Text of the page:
The Conway Human Development Center drew in large crowds over the past two days as staff members and volunteers welcomed the community to participate in the facility's fourth annual Polar Express event.
Attendees were asked to wear their most festive Christmas pajamas, and many followed suit.
Children and their parents gathered at the CHDC campus on Wednesday and Thursday to take part in the annual Christmas celebration provided by CHDC volunteers.
On opening night, the campus train did not stop making rounds about its half-mile track until the three-hour event came to a close at 8 p.m.
"We were thrilled to see so many faces from our community," CHDC Superintendent Sarah Murphy said. "It is a blessing to be able to share the train and the Christmas spirit with so many people. The crowd from [opening] night was amazing. There is nothing better than seeing children light up with happiness as they meet Santa or even the Grinch."
The CHDC campus, with the help of the facility's Volunteer Council, transformed into a winter wonderland as it celebrated its fourth annual Polar Express event on Wednesday and Thursday.
CHDC Volunteer Council Coordinator Elizabeth “Liz” Molica said watching the sun go down followed by the campus lighting up with Christmas lights and holiday cheer is a special feeling.
"When it gets into the evening hours and the sun goes down, it just creates a magical experience where you can also visit with Santa. It's great to see others making memories and starting family traditions here."
After touring the campus on a cozy train ride aboard the facility's hidden gem, attendees were encouraged to stop by the North Pole, located indoors, where they were able to snap a photo with Santa and also to decorate cookies and ornaments.
Families lined up in front of the campus train station waiting their turn to board the Polar Express. While in line, Santa and Mrs. Claus greeted guests, and volunteers dressed as elves or in other holiday attire walked up to attendees bearing warm smiles and hot chocolate.
One mother posed with a group of volunteers dressed up in the spirit of the event just before boarding the Polar Express.
Beth Fuller said her 2-year-old son is quite the fan of trains and that she and her husband Jason were excited to bring their young boy out to the annual event.
"We're excited to be out here tonight," Jason said Wednesday, adding that "this is the first year [Dean] is old enough to understand and enjoy an event such as this."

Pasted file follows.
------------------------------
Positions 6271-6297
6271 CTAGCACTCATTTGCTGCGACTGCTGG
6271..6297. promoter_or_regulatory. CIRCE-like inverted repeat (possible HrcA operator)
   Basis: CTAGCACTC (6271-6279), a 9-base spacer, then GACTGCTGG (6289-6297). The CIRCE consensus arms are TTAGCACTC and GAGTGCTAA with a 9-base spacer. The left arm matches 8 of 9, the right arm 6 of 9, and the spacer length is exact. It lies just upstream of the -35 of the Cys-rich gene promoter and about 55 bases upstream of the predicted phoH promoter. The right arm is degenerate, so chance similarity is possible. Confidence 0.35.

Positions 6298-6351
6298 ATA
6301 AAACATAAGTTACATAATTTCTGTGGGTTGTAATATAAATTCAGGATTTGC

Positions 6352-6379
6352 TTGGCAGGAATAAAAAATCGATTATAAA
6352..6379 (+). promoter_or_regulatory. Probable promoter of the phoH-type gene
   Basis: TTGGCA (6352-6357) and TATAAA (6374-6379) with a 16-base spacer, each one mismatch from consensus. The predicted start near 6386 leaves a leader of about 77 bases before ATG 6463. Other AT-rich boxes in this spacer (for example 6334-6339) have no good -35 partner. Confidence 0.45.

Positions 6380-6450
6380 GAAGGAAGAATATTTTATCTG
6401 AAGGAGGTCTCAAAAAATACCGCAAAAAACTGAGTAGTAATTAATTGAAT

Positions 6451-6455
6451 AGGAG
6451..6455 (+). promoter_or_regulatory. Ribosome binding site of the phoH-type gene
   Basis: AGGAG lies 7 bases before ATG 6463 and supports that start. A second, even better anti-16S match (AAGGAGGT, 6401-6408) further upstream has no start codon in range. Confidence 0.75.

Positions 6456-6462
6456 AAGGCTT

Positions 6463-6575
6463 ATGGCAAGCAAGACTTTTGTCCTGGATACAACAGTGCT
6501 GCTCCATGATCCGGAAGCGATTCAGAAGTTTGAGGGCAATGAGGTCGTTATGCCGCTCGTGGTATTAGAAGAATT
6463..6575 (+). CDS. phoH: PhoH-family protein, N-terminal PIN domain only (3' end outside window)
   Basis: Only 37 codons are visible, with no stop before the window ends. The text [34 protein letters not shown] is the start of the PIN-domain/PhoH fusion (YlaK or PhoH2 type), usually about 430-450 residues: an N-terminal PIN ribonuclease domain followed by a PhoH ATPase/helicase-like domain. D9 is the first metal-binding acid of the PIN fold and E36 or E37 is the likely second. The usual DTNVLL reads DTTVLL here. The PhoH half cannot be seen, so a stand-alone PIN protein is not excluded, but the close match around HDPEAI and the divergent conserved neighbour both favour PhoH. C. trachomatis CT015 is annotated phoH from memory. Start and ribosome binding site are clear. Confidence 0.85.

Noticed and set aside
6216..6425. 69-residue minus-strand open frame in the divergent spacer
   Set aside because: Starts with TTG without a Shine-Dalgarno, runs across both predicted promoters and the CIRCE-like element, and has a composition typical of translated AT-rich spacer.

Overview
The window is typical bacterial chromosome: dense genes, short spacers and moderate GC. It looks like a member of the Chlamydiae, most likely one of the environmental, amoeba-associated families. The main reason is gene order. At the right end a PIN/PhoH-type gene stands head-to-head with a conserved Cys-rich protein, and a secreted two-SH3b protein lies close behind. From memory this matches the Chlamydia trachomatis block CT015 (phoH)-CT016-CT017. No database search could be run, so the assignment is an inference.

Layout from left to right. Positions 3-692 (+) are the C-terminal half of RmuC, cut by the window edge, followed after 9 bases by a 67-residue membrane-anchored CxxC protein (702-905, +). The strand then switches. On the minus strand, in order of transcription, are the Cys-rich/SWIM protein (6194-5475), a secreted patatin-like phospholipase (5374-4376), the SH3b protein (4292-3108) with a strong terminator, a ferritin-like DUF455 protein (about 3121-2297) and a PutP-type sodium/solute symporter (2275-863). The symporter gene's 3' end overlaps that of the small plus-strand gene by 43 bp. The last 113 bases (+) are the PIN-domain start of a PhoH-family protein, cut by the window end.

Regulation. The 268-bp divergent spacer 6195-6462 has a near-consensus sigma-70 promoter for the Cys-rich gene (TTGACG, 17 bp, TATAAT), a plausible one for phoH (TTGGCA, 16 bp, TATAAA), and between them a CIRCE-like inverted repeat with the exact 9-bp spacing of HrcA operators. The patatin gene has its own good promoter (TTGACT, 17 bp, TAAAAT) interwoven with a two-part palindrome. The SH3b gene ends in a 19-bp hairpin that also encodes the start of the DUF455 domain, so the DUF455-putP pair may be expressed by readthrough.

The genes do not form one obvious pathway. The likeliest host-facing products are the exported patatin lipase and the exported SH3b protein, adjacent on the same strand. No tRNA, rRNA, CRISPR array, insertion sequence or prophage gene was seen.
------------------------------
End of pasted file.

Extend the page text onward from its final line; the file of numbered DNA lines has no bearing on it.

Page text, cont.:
Before opening up to the general public, the Polar Express ran its rounds for CHDC residents and also local schools as well as elderly and adult programs during the daytime hours throughout the week.
Those who rode CHDC's Old Century Flyer train, which is a valued piece of history included on the National Register of Historic Places, said they enjoyed the experience and plan to come back and celebrate Christmas at CHDC in the future.
"I loved it," 8-year-old Logan Bullard of Conway exclaimed as he rode on the decorated tractor up to the North Pole on Wednesday.
His mother, Lindsey Bullard, said she brought her son to the event last year and was excited to take part in festivities again this year.
"It's a well put together, family-friendly event," she said, adding she and her son will most likely be back next year.
As attendees boarded the Polar Express, they were serenaded by a number of holiday tunes played by members of the Conway Symphony Orchestra's brass quartet.
Molica said the annual event would not be helpful without the many CHDC volunteers as well as the efforts of the facility's staff.
Greenbrier Junior High School's EAST program as well as the school's Beta club helped man the train station and pass out hot chocolate during the two-day event. Molica said she also wanted to give "special thanks" to the University of Central Arkansas Pre-Medical Club and members of the St. Peter's Episcopal Church in Conway.
History behind CHDC’s train
CHDC held its inaugural Polar Express event in 2015. All hands were on deck and many volunteers gave their time to ensuring this project was a success.
Now the “Polar Express,” the train is a renovated Old Century Flyer made of a 1957s Ford gas truck engine with four cylinders.
The Old Flyer has seen its travels, but found its forever home at the CHDC facility.
“The train’s original home was the Burns Park Funland in North Little Rock,” Murphy said. “In 1959, the train and track were sold to the Little Rock Chapter of the Railway Business Women’s Association, which donated the train and track to the center.”
The track became damaged around 1990, but with the help and efforts of many local volunteers who raised funds and labored to refurbish the piece, it continues running today.
“In 1992, employees of Union Pacific volunteered to donate materials and time to refurbish the exterior and interior of the train,” Murphy said as she recalled the history behind the unique CHDC exhibit. “Then again in 2009, another set of volunteers from the Central Arkansas Model Trail Club revamped the old train. Since 2009, a small, diligent group of men have volunteered hundreds of hours to seeing that the little rail would roll again.”
The group that continues the train’s upkeep is led by Bob Huber (aka “Railroad Bob), who is a retired railroad employee; Jack Adams, who is a retired machinist; and Bill Smith, who is a retired heavy-equipment operator.